Governor to present new proposal on English learning
Associated Press
Feb. 3, 2006

Gov. Janet Napolitano said Friday she will present the Legislature with a new proposal in hopes of ending a stalemate that has the state paying daily $500,000 fines for missing a court deadline to revamp programs for students learning the English language.

The Democratic governor sent two top Republican legislative leaders a brief letter in which she said they had mischaracterized parts of her most recent proposal but that their critique also "raises some good points that I am willing to agree upon and work through with you."

"I will be prepared on Monday to provide you with a proposal that I believe can move this issue forward and resolve it positively for our children," she wrote.

Meanwhile, Napolitano, legislators and others involved in the issue waited for a federal judge in Tucson to rule on what should be done with the accumulating fine money, $4.5 million as of Friday.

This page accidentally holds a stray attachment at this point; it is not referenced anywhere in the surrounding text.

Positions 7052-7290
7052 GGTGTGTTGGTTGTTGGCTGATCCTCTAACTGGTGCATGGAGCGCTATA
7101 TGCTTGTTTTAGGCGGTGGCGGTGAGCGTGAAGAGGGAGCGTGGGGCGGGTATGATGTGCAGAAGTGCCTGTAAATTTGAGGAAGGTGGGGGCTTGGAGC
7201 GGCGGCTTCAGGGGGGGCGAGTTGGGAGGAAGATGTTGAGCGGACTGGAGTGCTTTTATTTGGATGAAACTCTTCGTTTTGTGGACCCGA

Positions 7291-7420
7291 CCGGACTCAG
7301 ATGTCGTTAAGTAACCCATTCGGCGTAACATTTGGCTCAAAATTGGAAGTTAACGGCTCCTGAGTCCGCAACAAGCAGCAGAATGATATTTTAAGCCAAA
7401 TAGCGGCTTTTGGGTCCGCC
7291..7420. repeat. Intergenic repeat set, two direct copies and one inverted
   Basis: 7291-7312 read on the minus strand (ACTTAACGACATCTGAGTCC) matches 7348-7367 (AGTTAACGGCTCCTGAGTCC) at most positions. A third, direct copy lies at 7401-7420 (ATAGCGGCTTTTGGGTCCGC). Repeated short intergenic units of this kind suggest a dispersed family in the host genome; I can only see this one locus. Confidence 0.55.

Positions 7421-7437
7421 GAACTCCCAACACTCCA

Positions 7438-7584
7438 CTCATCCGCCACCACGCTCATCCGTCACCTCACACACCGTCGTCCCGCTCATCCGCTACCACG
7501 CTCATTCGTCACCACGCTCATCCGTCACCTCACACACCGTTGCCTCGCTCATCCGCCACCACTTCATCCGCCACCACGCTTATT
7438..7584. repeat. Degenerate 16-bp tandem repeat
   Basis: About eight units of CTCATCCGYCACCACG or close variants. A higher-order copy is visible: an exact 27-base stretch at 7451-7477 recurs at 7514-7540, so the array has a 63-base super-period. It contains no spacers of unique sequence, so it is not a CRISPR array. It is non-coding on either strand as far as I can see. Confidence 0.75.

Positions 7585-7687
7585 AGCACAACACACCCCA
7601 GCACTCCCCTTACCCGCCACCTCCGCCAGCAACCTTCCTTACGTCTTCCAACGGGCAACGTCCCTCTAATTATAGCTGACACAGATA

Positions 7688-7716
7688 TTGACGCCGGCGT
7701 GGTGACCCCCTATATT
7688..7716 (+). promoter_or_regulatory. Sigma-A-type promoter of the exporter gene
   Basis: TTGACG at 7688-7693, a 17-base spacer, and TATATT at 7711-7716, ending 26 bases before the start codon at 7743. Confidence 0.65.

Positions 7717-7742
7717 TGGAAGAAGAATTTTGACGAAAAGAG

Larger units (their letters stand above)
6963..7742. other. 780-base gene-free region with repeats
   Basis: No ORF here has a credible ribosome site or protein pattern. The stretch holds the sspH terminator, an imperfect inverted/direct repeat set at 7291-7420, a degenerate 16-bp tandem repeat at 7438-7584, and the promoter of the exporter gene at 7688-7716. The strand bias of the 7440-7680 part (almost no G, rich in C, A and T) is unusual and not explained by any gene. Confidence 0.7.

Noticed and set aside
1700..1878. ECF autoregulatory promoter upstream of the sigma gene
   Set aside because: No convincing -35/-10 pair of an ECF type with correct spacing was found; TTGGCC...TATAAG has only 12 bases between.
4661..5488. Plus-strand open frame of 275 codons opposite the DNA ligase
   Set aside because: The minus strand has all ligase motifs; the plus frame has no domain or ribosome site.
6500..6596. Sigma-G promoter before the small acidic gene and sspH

The state has a growing budget surplus so paying the fines haven't affected other programs.

Napolitano vetoed three bills passed by the Republican-led Legislature, including one last May and two in January before the deadline, and efforts to forge a compromise have so far failed.

Under Collins' Dec. 16 order imposing a deadline for state action 15 days after the start of the Jan. 9 session, the daily fines will increase to $1 million after 30 days, $1.5 million 30 days later and $2 million at the end of the current legislative session.

Another federal judge ruled in 2000 that the state's current programs violate federal laws guaranteeing equal opportunities in education, falling short in such areas as teacher training, class size and instruction material.

Republicans want to scrap Arizona's current per-student funding system and instead require districts to adopt state approved instruction models and then receive cost-based funding for each model after subtracting available federal and local dollars.

Napolitano wants to more than triple the current funding over three years. She also has objected to Republicans' inclusion of a new corporate income tax credit for businesses' donations for private school tuition grants for ELL students.


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